Urban animals: How have they mastered life in the city?

These hardy and resilient animals have adapted to metropolitan life

(Image credit: Taxiarchos228)

The world’s cities are hubs of human activity and development, with over 3.5
billion people living in urban areas worldwide, and it’s thought that this number
will almost double by the year 2050. This influx of humans will be accompanied by the arrival of plenty more animal species. These clever creatures are able to adapt to ever-changing environments, grasp opportunities for survival and thrive on the fringes of our existence.

This is primarily down to the fact that where there are humans, there is food, and plenty of it. We produce so much that one study estimated that insects alone consume the equivalent of 60,000 hot dogs each year in one small area of New York City. Our cities are like an all-you-can-eat buffet for the animals living among us.

On the city streets, it’s mostly the rubbish that we drop and discard that attracts
animals such as rats and mice in their thousands, ready to feast on the plentiful scraps. In turn, these creatures attract much larger predators that will risk the hubbub of the city to feed on the booming populations of prey. 

In the UK, we are used to seeing animals like rats, mice and squirrels, and larger predators such as badgers, foxes and hawks. However, further afield, when  sprawling cities blur the lines between human and animal settlement, even larger creatures venture onto the streets. There are leopards that roam in between the high-rise flats of Mumbai, India, hunting domestic animals like cats and dogs as they are squeezed out of their natural habitat by urban development. Similarly, mountain lions and bobcats haunt the streets of Los Angeles as the growing city encroaches upon their natural range in the surrounding hills. 

Resourceful black bears in cities across the US are living on the edges of society, cruising dumpsters for tasty garbage having learned where they can find a  quick and easy meal that requires less energy than hunting deer. Some have even adapted their foraging hours from day to night in order to avoid human interference.

In Australia, the Ibis bird has acquired the nickname of "bin chicken" as it scavenges for leftovers. (Image credit: Thomas Quine)

As generation after generation of animals live side-by-side with humans, they inevitably learn to adapt to city life. One of the most common creatures seen living in parks and tree-lined roads is the grey squirrel, which were introduced to UK shores from America in the late 1800s. 

City living is so appealing to these little tree dwellers thanks to the space and food available, and they are now much more common than our native red squirrels. They live high in the trees, can survive on a range of foodstuffs and, compared to the wild, there are relatively few predators in the centre of town.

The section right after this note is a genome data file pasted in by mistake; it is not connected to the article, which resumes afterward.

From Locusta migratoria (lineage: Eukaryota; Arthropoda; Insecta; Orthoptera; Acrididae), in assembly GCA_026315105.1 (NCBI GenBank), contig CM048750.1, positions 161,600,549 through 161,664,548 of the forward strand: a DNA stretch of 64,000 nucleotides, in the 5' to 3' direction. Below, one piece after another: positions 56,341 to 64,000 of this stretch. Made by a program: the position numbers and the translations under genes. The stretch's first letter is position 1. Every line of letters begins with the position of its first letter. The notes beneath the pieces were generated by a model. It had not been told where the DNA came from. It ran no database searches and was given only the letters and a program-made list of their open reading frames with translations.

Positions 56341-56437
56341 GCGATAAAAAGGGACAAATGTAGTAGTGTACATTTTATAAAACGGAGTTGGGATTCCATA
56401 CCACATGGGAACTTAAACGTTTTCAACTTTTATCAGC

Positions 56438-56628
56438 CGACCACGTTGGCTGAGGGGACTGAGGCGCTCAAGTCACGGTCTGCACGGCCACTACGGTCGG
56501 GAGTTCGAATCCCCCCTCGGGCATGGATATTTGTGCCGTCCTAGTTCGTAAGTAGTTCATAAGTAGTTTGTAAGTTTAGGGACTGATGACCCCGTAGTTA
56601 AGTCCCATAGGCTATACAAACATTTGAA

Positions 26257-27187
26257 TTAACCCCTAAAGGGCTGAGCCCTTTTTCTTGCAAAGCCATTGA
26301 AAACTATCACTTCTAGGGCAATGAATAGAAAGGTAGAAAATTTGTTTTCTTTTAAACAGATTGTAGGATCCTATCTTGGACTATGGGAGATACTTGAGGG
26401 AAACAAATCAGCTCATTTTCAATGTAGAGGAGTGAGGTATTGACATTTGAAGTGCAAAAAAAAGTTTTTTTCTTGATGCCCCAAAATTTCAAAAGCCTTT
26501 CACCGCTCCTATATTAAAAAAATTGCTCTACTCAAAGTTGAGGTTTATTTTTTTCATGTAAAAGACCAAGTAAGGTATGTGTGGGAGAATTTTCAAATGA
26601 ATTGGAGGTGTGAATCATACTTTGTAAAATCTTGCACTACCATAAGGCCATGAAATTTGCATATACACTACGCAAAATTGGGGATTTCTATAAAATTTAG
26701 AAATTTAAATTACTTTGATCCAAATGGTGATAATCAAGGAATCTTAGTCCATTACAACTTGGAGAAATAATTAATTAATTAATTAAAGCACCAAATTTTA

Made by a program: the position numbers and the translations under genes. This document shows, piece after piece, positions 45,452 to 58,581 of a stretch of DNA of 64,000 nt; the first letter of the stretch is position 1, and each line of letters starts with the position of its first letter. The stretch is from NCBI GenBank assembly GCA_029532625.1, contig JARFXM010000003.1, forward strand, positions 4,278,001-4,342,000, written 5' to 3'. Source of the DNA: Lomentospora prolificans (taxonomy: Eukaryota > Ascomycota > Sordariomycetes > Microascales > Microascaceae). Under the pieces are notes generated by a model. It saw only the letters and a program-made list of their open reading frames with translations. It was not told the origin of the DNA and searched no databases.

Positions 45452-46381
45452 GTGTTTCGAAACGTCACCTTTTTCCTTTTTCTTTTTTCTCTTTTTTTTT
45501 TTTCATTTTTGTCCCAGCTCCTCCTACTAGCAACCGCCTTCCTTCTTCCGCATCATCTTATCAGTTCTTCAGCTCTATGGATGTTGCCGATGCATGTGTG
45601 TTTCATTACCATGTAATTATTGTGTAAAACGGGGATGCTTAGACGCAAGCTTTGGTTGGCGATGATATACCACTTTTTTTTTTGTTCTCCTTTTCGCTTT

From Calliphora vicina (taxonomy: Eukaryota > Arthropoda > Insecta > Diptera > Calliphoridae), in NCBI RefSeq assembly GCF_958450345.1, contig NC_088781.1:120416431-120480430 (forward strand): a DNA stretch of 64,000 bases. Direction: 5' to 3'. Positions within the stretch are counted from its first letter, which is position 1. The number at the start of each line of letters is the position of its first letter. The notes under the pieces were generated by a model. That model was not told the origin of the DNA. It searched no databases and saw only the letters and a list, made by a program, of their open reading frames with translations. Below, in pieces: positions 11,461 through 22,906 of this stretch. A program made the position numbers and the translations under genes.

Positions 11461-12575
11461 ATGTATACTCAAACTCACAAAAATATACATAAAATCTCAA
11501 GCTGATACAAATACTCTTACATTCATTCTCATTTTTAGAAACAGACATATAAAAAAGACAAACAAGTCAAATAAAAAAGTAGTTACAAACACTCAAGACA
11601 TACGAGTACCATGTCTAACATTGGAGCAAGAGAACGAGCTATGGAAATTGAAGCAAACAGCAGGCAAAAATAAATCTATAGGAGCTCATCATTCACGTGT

In the wild, grey squirrels communicate with one another using various methods such as vocalisations, but some urban squirrels have been witnessed favouring only physical communication using their tails. It’s entirely possible that these squirrels have adopted this to overcome the effect of noise pollution.

From an evolutionary standpoint, cities are incredibly new environments, and so the ability of these animals to move in, combat a new set of alien challenges and begin to thrive is amazing. However, it takes a certain type of critter to be able to do this, and studies have suggested that the animals making cities their
homes are also becoming more intelligent. A US study of the skulls of small urban mammals from the past century has shown that the city dwellers experienced a jump in brain size when compared to their rural cousins, potentially indicating that living in an urban setting requires a higher cognitive function.

From a behavioural standpoint, the urban animals are certainly bolder than  members of the same species living in the country. Many city species don’t shy away or back down from human contact, and interestingly, scientists have also found that urban creatures are generally less aggressive.

Although many animals live on city streets, the homes that we live in within our urban settlements are also a haven for wildlife, although we may not even know or realise that they’re there. There are of course the obvious culprits – mice, birds and bats can make their homes in the floors, ceilings and recesses of our homes and off ices. Rats, however, are surely the animal conquerors of the human  realm.

This article was originally published in How It Works issue 98, written by Ella Carter 

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